Reap the benefits of powerful narrow AI in areas like health, manufacturing, and entertainment. Use productivity gains to create legitimacy for the coordinating institutions, to keep public support, and punish defectors.
Slowly, very slowly, start to approach the singularity. Treat it like they do in the Culture novels - as something worth thinking a lot about for a long time before doing.
Do I know anyone in private equity who can answer question of why we don't see many (almost any?) private equity takeovers in tech where the takeover team brings some technical expertise to the table and drives changes that drastically reduce cost without damaging revenue and/or increases revenue via boring/predictable product work that drives growth?
The takeovers I know of that seemed successful generally leveraged the non-technical side or "ate the seed corn", but those techniques seem high risk compared to a lot of the tech opportunities out there.
In principle, it seems like it should be easier to drive that kind of work after a PE takeover than by being an activist investor with a small stake but, in practice, it doesn't seem like many (almost any?) PE firms really drive this kind of work after takeovers. What gives?
It seems like many tech companies have left a lot of money on the table, and that motivated outside which that can focus a company to build features tied to growth/revenue could make a killing. Twitter (X.com) being an example of a kind of crazy version of this happening. Some respondents noted that Vista Equity Partners operated in this way; I hope to learn more about them.
Oldie but goodie - Peter Thiel’s management philosophy that everyone in the company should only have one priority. I like the description of the value of this attitude:
The insight behind this is that most people will solve problems that they understand how to solve. Roughly speaking, they will solve B+ problems instead of A+ problems. A+ problems are high-impact problems for your company but they’re difficult—you don’t wake up in the morning with a solution to them, so you tend to procrastinate… If you have a company that’s always solving B+ problems, you’ll grow and add value, but you’ll never create the breakthrough idea because no one is spending 100% of their time banging their head against the wall every day until they solve it.
People in Utah have the least zero-sum attitude. Also what’s wrong Delaware, who hurt you?
The usual way to avoid being taken by surprise by something is to be consciously aware of it. Back when life was more precarious, people used to be aware of death to a degree that would now seem a bit morbid. I'm not sure why, but it doesn't seem the right answer to be constantly reminding oneself of the grim reaper hovering at everyone's shoulder. Perhaps a better solution is to look at the problem from the other end. Cultivate a habit of impatience about the things you most want to do. Don't wait before climbing that mountain or writing that book or visiting your mother. You don't need to be constantly reminding yourself why you shouldn't wait. Just don't wait.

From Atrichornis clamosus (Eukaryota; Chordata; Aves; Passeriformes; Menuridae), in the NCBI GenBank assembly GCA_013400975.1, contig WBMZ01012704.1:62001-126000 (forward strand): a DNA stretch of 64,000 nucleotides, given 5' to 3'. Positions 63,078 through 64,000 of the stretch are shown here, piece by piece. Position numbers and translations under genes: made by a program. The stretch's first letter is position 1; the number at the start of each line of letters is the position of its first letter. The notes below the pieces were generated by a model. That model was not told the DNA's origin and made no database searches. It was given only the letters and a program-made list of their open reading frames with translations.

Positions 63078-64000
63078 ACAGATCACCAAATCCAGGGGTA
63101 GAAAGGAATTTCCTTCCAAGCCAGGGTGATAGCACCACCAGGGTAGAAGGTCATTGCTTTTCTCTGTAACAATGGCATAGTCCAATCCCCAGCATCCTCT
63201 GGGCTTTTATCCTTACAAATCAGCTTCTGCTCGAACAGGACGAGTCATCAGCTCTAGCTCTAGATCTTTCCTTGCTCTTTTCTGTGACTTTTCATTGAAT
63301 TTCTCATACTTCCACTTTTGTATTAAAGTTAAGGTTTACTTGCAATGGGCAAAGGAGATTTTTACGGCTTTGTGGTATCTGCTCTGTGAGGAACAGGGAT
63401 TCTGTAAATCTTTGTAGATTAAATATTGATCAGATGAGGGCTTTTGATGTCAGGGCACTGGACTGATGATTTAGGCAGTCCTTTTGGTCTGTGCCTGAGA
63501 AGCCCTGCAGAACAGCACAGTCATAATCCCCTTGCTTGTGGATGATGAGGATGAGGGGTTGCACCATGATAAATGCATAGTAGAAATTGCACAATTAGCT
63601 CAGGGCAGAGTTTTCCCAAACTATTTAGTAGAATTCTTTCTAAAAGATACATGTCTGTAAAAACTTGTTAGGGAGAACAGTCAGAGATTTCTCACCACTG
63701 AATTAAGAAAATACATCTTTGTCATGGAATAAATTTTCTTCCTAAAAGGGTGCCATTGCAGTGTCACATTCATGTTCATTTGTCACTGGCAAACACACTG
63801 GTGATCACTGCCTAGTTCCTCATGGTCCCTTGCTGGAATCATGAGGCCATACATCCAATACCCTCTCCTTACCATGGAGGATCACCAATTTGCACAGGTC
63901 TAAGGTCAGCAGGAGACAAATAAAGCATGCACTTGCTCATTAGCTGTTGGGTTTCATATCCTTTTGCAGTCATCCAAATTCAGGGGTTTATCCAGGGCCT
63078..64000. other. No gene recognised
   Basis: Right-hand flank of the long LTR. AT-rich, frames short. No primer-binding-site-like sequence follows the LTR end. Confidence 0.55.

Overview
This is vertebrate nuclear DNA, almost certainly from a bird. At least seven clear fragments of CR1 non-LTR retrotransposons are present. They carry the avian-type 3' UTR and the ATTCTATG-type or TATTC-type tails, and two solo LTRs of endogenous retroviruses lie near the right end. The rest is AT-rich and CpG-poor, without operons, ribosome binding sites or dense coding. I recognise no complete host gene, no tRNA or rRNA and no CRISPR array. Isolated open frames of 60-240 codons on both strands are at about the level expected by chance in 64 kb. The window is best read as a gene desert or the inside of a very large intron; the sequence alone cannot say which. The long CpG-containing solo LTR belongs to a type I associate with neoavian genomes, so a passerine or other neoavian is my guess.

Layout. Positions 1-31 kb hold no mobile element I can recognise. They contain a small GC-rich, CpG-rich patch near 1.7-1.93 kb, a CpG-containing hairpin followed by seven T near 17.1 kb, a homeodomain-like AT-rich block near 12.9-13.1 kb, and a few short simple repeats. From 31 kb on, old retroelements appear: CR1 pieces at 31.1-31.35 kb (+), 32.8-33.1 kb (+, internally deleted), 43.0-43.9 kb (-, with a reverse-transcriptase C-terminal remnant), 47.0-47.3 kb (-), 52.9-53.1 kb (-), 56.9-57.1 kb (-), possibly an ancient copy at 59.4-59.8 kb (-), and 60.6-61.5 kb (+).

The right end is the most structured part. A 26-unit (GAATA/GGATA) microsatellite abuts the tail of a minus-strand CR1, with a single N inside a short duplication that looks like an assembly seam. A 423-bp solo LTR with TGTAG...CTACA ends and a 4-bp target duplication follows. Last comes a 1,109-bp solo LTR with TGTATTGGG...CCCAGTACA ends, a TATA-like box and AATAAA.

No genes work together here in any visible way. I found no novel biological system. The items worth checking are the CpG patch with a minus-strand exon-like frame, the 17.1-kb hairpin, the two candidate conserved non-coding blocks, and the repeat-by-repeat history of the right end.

Last year, around this time, I was in North Carolina, after traveling across the country from San Diego - now, I’m in Berkeley. It doesn’t exactly feel like life is short, but it does feel like life moves fast, and so I strongly agree with Paul Graham’s point that with the general speed of it all, you should try to minimize spending time on pointless bullshit, concentrate on what matters, and enjoy the now.
Counterpoint: Life could be much longer, and a few people are working to make that happen, like the newly announced longevity fund. Laura Deming is inspirational - we should obviously be working to extend healthy lifespans and give everyone a chance to not have to choose between doing things that matter *and* wasting time on twitter.
Cool post describing how the author handcoded a transformer - the dominant ML architecture - to better understand how they work.
So I decided to make a transformer to predict a simple sequence (specifically, a decoder-only transformer with a similar architecture to GPT-2) manually—not by training one, or using pretrained weights, but instead by assigning each weight, by hand, over an evening. And—it worked! I feel like I understand transformers much better now, and hopefully after reading this, so will you.
Yellowjackets: I’m hooked, just about to finish Season 1. It’s like a more horrifying version of Lost, with a group of high school star soccer players surviving a plane crash leaving them stranded deep in the woods. Things start to get spooky.
This is my far less detailed, poor pastiche of the proposals from folks like Davidad, Tegmark, and Drexler, who are all worth reading. I am sure many of my readers will note the underpants gnome nature of my outline, which I will readily cop to; and yet, this is the thrust of a plan that I often find myself returning to as the one worth working towards!